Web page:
Here’s the recipe and steps. Processing method is the same as other recipes I’ve posted recently, but is provided for clarity.

Per portion: measure everything by weight

  • 95g King Arthur bread flour (12.7% protein by weight)

  • 5g whole wheat All Purpose Flour

  • 1 g egg white powder (optional)

  • 42 g water

  • 1 g salt

  • 1 g baked soda or powdered kansui (more info on baked soda here) (For me, I used 30% Potassium carbonate and 70% sodium carbonate, aka baked soda, here. But all baked soda will work quite well)

Steps:

  1. Add kansui powder and salt to the water, dissolve completely. I like to add one at a time, these alkaline salts actually release a small amount of heat when hitting the water and will form small chemical bonds to themselves if not added gradually, which results in it clumping up. Go slowly, stir constantly until clear. This will take awhile, but eventually things will work out.

  2. In a standing mixer with a paddle attachment, add your flours and egg white powder. Turn the mixer to “stir” and run for 30 seconds.

  3. While running the mixer on stir, add two thirds of your water mixture slowly, in an even stream. Let the mixer stir for 3 minutes.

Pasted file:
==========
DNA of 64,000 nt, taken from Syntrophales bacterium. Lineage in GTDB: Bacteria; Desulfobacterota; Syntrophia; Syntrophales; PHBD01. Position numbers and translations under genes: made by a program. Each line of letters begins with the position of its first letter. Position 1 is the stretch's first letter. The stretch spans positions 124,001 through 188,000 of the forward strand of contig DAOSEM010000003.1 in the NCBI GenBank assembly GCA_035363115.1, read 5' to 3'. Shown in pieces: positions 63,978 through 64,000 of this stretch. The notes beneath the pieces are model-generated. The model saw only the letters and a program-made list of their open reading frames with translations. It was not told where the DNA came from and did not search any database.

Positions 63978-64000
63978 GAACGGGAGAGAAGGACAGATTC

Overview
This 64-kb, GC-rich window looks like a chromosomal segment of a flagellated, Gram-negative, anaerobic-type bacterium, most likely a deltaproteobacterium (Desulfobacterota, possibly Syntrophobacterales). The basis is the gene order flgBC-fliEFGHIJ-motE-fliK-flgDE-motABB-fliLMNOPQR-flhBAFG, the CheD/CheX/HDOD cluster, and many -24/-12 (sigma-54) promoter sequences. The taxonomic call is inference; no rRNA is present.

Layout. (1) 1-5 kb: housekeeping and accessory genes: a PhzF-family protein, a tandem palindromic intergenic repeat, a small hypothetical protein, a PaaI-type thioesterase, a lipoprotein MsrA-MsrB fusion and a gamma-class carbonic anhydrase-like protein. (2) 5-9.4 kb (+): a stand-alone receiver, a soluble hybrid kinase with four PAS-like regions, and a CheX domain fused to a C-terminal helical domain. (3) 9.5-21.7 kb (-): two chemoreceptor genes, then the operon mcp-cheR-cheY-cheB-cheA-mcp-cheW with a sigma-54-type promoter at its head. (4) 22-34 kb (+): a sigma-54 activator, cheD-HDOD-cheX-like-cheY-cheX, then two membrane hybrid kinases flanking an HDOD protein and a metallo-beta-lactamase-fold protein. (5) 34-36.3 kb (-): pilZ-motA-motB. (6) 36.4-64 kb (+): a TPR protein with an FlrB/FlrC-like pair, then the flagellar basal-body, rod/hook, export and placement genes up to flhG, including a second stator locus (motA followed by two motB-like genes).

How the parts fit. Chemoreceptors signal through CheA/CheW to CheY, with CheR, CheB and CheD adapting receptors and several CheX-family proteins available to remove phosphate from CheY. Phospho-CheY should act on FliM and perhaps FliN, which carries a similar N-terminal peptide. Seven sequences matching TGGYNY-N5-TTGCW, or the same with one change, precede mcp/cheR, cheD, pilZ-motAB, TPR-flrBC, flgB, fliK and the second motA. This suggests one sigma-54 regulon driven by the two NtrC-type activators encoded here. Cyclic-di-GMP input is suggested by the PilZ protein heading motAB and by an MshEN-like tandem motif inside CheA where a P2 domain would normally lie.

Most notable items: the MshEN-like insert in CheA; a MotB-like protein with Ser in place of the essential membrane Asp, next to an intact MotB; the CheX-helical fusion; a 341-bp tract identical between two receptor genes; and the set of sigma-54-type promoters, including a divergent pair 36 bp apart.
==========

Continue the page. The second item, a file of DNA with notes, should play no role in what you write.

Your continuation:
4. Add in the remaining water mixture with the mixer running, run for another minute, until small clumps begin to form.

  5. Remove the bowl from the mixer. Cover, and let this rest for at least 30 minutes, but an hour is fine. This gives the flour granules time to fully absorb the water and alkaline salts, rests some gluten (which, believe it or not, you developed while mixing this dough) and allows some trapped air in the dough balls to escape, which is called “degassing.” An air free starch gel results in better texture. Don’t skip this.

  6. Knead it. The hardest part of noodles, hands down. Currently I use an electric pasta machine to sheet the dough, going through the largest setting, then the 2nd, then the 3rd. I then take the dough and fold it, sheeting under the 2nd widest setting, then fold it again and sheet it under the widest setting. I then repeat this again, until the sheet is quite smooth and not ragged. You'll notice interesting horizontal lines running along the length of your dough if you do the folding right, suggesting your gluten strands are running the length of your dough. This is good; it will help with texture of the noodle. If sheeting with a machine isn’t an option for you, I used to throw the mix into a plastic bag and step on it repeatedly.